Oceana Disgusted by CITES’ Failure to Protect Hammerhead Sharks
Press Release Date: March 23, 2010
Oceana, the world’s largest international ocean conservation organization, released the following statement from marine scientist and fisheries campaign manager Elizabeth Griffin today following the decision to not include scalloped hammerhead sharks in Appendix II of the Convention on International Trade in Endangered Species (CITES). This proposal also included great and smooth hammerheads as well as dusky and sandbar sharks because of the similarity of their fins.
“Today is a huge loss for the oceans and an iconic species. This is a case of politics prevailing over science. The world failed to stand up to protect one of the ocean’s smartest top predators, hammerhead sharks.
This would have been the first time international management measures were established for these shark species. Scalloped hammerhead shark populations have declined by up to 98 percent in some areas in recent decades. Today’s decision will allow the unregulated international trade of shark fins to continue to decimate shark populations worldwide.
The international shark fin trade is a multi-billion dollar business that is pushing many shark species to the brink of extinction. Hammerhead sharks are primarily caught for their fins. Hammerhead shark fins are among the most commonly traded into the Hong Kong market. These shark species are threatened by the international consumer demand for shark fin soup.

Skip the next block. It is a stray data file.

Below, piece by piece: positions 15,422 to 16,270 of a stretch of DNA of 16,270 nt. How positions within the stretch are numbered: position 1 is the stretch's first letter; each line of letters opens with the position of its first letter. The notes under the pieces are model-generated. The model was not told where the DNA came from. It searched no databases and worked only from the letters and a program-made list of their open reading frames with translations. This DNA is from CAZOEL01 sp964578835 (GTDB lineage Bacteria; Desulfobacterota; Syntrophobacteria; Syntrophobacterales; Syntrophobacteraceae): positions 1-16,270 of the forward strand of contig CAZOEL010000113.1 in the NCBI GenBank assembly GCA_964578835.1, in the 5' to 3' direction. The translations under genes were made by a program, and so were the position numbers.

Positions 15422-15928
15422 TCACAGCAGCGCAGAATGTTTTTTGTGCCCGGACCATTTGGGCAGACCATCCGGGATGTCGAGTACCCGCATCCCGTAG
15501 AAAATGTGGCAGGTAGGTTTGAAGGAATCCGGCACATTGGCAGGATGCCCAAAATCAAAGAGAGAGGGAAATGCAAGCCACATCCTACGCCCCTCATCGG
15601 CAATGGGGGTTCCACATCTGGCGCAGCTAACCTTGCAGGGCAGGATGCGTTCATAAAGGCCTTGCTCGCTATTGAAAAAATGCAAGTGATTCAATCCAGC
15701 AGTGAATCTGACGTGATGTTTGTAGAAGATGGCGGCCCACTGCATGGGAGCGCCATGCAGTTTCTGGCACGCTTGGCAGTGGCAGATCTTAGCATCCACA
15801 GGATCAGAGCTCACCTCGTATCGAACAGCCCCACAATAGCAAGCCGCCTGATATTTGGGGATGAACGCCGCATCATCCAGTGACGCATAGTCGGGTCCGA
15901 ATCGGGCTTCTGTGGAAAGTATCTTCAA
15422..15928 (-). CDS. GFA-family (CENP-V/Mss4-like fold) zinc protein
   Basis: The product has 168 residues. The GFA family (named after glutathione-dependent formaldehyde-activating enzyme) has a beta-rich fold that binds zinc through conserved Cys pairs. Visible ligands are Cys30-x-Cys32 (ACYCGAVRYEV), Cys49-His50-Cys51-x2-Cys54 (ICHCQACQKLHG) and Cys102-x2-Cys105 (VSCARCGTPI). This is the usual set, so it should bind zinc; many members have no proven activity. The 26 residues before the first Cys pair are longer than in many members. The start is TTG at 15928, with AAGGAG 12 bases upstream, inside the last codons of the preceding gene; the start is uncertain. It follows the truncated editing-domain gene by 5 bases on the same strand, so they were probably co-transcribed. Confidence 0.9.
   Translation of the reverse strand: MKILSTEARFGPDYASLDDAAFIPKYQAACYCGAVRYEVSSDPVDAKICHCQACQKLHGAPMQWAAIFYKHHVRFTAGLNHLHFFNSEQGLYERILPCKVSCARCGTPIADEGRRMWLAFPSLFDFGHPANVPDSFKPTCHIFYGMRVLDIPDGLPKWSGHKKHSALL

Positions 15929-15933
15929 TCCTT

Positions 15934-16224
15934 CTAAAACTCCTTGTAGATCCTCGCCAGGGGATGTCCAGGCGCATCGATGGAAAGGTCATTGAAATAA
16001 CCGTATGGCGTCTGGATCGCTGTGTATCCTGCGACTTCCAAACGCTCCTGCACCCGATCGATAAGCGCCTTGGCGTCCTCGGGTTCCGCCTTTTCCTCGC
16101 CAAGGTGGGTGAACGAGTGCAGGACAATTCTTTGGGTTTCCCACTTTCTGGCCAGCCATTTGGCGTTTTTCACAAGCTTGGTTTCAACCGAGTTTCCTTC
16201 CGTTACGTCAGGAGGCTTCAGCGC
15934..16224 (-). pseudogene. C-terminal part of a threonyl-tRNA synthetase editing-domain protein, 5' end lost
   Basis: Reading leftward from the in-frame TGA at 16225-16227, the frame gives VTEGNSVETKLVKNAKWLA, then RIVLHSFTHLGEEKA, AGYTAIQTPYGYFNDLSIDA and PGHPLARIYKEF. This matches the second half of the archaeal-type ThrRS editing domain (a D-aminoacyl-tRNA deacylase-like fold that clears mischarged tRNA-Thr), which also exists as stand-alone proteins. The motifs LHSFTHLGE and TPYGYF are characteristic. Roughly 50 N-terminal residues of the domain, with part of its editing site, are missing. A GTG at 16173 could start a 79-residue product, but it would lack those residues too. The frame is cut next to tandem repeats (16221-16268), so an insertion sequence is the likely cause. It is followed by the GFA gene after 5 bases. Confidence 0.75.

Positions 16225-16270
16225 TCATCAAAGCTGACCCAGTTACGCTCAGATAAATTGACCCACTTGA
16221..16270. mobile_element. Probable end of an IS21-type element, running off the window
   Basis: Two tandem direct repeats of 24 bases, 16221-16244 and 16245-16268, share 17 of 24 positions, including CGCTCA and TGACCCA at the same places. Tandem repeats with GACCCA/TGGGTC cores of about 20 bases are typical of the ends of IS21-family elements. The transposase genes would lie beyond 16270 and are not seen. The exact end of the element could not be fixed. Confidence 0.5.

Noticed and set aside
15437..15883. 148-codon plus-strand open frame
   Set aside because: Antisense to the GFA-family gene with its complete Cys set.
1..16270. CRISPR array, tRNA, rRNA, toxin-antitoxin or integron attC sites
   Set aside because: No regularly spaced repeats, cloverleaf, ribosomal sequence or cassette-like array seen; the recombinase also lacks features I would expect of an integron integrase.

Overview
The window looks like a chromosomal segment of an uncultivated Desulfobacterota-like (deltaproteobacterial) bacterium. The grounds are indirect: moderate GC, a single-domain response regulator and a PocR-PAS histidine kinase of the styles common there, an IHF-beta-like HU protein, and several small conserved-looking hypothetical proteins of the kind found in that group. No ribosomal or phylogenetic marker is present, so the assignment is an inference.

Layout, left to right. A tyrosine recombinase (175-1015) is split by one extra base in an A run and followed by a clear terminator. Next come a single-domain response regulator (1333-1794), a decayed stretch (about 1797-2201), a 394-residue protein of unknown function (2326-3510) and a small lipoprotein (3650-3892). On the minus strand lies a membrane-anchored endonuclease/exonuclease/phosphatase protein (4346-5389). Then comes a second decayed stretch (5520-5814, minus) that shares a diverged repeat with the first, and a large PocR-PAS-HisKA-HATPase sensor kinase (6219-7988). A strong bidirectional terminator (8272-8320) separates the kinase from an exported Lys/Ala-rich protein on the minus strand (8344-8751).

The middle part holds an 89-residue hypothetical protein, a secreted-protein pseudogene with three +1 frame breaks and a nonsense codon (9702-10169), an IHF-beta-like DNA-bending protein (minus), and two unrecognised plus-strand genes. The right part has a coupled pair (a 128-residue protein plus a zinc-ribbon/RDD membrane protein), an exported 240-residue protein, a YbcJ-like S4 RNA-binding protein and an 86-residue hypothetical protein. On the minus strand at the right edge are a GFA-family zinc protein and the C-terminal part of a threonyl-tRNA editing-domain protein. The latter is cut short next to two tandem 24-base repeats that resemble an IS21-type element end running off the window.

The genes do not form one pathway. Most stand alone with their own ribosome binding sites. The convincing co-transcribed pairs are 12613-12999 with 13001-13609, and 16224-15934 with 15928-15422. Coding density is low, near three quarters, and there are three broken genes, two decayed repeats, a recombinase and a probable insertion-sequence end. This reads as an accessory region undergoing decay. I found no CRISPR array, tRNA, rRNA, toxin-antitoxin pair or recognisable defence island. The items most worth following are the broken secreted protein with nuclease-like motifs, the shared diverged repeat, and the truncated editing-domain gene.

Protection in CITES would have allowed these shark populations to recover. These shark species are important to healthy oceans, livelihoods and local economies.”
About Sharks and CITES:
From March 13 to 25, representatives from 175 countries are meeting in Doha, Qatar, for the Convention on International Trade in Endangered Species’ (CITES) 15th Conference of the Parties. During these two weeks, countries will decide on the inclusion of eight shark species (oceanic whitetip, dusky, sandbar, spurdog, porbeagle and scalloped, smooth and great hammerheads) in CITES Appendix II. An Appendix II listing would require the use of export permits to ensure that the species were caught by a legal and sustainably managed fishery.
Earlier this week, Oceana released a new report The International Trade of Shark Fins: Endangering Shark Populations Worldwide that describes the impact of the global shark fin trade on the world’s oceans. According to the report, up to 10 million kg of shark fins (equivalent to the weight of more than 2,000 adult African Elephants) are exported annually to Hong Kong by nearly 87 countries.
Sharks can be found in almost every ocean and play a vital role in maintaining the health of the oceans. Many shark populations have declined to levels where they are unable to perform their roles as top predators in the ecosystem, causing drastic and possibly irreversible damage to the oceans. According to the U.N. Food and Agriculture Organization, nearly half of the highly migratory shark species are now considered overexploited or depleted.
To learn more about Sharks and CITES, and for downloadable images, please visit www.oceana.org/CITES.
To read Oceana’s intervention on this proposal (as prepared), please click here.